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The Unstoppable Jennie Justo: Episode Ten

Episode Ten: Welcome Home©

What a ride. The train trip may have taken a day—a very long day—but the journey down memory lane spanned six long years. I’ve covered a lot of ground since my release this morning: Papa’s death, running the speakeasy, the arrests, that stronzo Roy.

I gather my things and pull my hat from the rack above. No official luggage; just the small cardboard suitcase I’d arrived at Milwaukee Corrections with.

I sit straighter, my heart thumping as the atmosphere inside the train car shifts from boredom and weariness to one of anticipation and excitement. I watch out the window, familiar landmarks marking my progress home.

We’re almost at the West Washington train station in Madison. Will Mama be there? Will she have come to pick me up? Or have one of the boys been sent to get me?

We’re pulling in. The scrapes and squeaks of an engine coming to a halt. The train’s probably as tired me. Is Mama here?

A rowdy and excited group of people are gathered on the platform. Someone important must have been on the train. All this time and I hadn’t known there was a celebrity traveling with us. Maybe I’ll spot some movie star when I get off.

It’s wild out there. Members of a small marching band parade about in sharp red and crimson uniforms. Banners and flags appear to fly over the heads of the crowd. The people on the platform sport the red and white striped letter sweaters from the University.

I slip on my coat, grab the handle of my cardboard suitcase, and join the queue of disembarking passengers. There’s a buzz in the air. Maybe others are looking for the movie star as well. I watch my feet carefully as I descend the narrow stairs onto the covered boardwalk. A porter takes my hand and guides me down the steps. I hear my name called. Hang on a sec. Is that Art?

Looking up, I laugh out loud. Tied to the top of a car is an old bedsheet. Someone has painted “Welcome home Jennie” on it.

Jennie? Me. This is for me?
This is for me.

Art scoops me up and swings me around, “Welcome home, Jennie. We missed you.” He gives me a big, sloppy kiss on the cheek.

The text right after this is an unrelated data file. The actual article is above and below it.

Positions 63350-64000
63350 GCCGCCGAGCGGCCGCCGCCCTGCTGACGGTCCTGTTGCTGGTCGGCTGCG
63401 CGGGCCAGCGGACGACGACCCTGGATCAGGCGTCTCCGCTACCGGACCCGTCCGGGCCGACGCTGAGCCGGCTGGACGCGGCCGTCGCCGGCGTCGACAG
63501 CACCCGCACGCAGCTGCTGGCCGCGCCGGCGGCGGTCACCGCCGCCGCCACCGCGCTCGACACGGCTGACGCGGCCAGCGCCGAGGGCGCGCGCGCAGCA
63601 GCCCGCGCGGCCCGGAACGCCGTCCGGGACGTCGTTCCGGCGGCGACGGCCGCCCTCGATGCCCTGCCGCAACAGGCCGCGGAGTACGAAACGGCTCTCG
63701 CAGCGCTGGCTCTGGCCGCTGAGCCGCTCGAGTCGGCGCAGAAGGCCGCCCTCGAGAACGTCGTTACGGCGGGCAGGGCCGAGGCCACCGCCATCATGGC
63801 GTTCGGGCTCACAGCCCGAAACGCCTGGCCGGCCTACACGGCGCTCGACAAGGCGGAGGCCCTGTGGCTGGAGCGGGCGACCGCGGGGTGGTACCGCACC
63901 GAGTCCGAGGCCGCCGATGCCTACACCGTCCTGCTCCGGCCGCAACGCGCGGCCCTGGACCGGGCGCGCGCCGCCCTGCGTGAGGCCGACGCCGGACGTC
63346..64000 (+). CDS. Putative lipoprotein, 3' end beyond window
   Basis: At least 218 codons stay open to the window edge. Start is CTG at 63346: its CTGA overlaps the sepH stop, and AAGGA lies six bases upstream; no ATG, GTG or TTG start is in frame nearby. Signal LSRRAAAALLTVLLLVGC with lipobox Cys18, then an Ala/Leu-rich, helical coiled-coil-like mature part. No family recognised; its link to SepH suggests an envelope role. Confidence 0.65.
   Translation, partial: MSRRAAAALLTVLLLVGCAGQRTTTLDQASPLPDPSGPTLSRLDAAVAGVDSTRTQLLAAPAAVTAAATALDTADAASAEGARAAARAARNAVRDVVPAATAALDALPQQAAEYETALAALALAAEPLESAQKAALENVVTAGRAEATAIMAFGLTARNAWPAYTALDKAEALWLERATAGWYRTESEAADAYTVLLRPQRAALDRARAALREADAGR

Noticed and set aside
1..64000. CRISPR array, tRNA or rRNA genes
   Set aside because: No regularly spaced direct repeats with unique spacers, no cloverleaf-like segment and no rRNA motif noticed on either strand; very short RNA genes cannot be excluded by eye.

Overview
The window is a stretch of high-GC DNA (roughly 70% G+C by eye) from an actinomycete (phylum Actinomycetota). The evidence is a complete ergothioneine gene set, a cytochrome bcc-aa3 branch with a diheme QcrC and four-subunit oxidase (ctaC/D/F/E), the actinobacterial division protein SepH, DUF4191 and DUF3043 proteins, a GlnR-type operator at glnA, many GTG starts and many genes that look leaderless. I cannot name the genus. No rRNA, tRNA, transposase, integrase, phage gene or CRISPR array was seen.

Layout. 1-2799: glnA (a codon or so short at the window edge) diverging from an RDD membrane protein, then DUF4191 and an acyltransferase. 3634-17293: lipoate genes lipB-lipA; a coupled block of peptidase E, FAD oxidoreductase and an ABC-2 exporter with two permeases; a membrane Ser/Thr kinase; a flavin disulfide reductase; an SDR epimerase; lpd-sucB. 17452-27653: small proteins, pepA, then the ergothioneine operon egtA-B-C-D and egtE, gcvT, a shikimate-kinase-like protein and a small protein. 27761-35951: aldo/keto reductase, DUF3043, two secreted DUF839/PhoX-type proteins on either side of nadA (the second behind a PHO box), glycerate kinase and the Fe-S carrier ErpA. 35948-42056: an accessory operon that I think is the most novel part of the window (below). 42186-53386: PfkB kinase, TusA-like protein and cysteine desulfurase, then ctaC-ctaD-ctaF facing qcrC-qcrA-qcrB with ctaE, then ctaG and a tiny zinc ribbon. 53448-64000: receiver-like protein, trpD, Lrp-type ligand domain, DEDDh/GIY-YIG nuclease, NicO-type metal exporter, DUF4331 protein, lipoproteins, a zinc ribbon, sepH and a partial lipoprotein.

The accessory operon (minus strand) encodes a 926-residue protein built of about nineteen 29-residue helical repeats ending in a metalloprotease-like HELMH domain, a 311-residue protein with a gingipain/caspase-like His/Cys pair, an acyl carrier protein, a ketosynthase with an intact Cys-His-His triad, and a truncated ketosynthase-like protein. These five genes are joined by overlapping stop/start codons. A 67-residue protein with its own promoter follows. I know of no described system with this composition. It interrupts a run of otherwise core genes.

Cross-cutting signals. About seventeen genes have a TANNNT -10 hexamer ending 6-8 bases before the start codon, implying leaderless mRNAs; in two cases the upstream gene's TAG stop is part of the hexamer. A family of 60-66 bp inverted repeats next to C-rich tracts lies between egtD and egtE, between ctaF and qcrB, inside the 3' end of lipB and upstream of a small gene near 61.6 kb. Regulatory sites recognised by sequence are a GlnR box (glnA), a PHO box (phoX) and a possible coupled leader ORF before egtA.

Art is pushed aside and my brother Pepe steps in with a hug and kiss of his own. “Outta the way, big fella. This dame is my sister.”

And then suddenly, the crowd backs away and Mama is in front of me. She steps closer and tenderly takes my hands in hers. “Cara. Sono così felice che tu sia a casa. It is so good to have you home.”

I’m crying. Mama’s crying.

“Hey, hey, what’s this? It’s supposed to be a celebration, Jennie,” Art says. He picks me up and plunks me on the top of the back seat of a convertible. Someone hands me a large bouquet of red roses. It’s like being a beauty queen in a parade.

I laugh and wave as our noisy band of merrymakers winds its way from the station to Spring Street and home. People, curious about the noise, poke their heads out of doorways. They smile and wave when they see us.

The parade stops at our house. I head downstairs, Mama, the boys, and the crowd behind me. It is a moment when, holding my breath, I put my key in the lock and swing open the door. It’s been a long trip, but I’m home.

I hang my coat and hat on a hook behind the bar, tie on an apron, and look out over the throng. Art beams. Mama cries. Dom, Pepe, and Joe look thirsty. I’m home. Jennie’s is open. I’m back in business.

Author’s note of authenticity:

Jennie Justo and her family lived in Madison during the twenties. Carlo Justo (aka Joe Justo) did run the Regent side of town, and he was killed February 12th, 1923.

While it was never proven, newspaper reports from the time imply that it was a retaliation-hit. Carlo’s son, Dominick Justo, had betrayed his fellow bank robbers arrested for the March 12th, 1922 bank robbery of the Randall State Bank. One of those robbers, Tony, was the son of local Cosa Nostra leader, Paul Corona. The boys (Dominick was only 17) were convicted on October 22, 1922.

Jennie did run the two speakeasies and was sent to prison. She married Art Bramwell, and together, they ran Justo’s Club for 40 years, until the 1970’s, when it was bought and renamed Smoky’s.

A magazine described its success: “The famous and the infamous, athletes and stage performers, students and alumni, if they came to Madison, they came to Justo’s Club.

Jennie died in 1991. In her obituary, the speakeasy in the basement was described as one of Madison’s first and most popular Italian supper clubs.

Writing historical fiction is always challenging. A very good writer once explained that history was the facts and historical fiction was the emotion. Filling in the blanks, conflicting information, condensing a lifetime into ten short episodes.

I came across the little nugget of the parade welcoming Jennie home and was hooked. Answering the question “why” led me further into research and writing.

I’ve hoped I’ve been able to bring a little bit of Jennie to life for you. It’s an amuse bouche until the four-book series I’m working on is released in 2019.

The Bootleggers’ Chronicles are also set during prohibition and deal with bootleggers and a woman who seeks justice for the murder of a young boy.

That woman, like Jennie, is a woman of her time. The Roaring Twenties- a time when the rules for women were clear and made to be broken.


Sherilyn Decter, January, 2018

If you’ve missed an episode, you can get it here…

Episode One

Episode Two

Episode Three

Episode Four

Episode Five

Episode Six

Episode Seven

Episode Eight

Episode Nine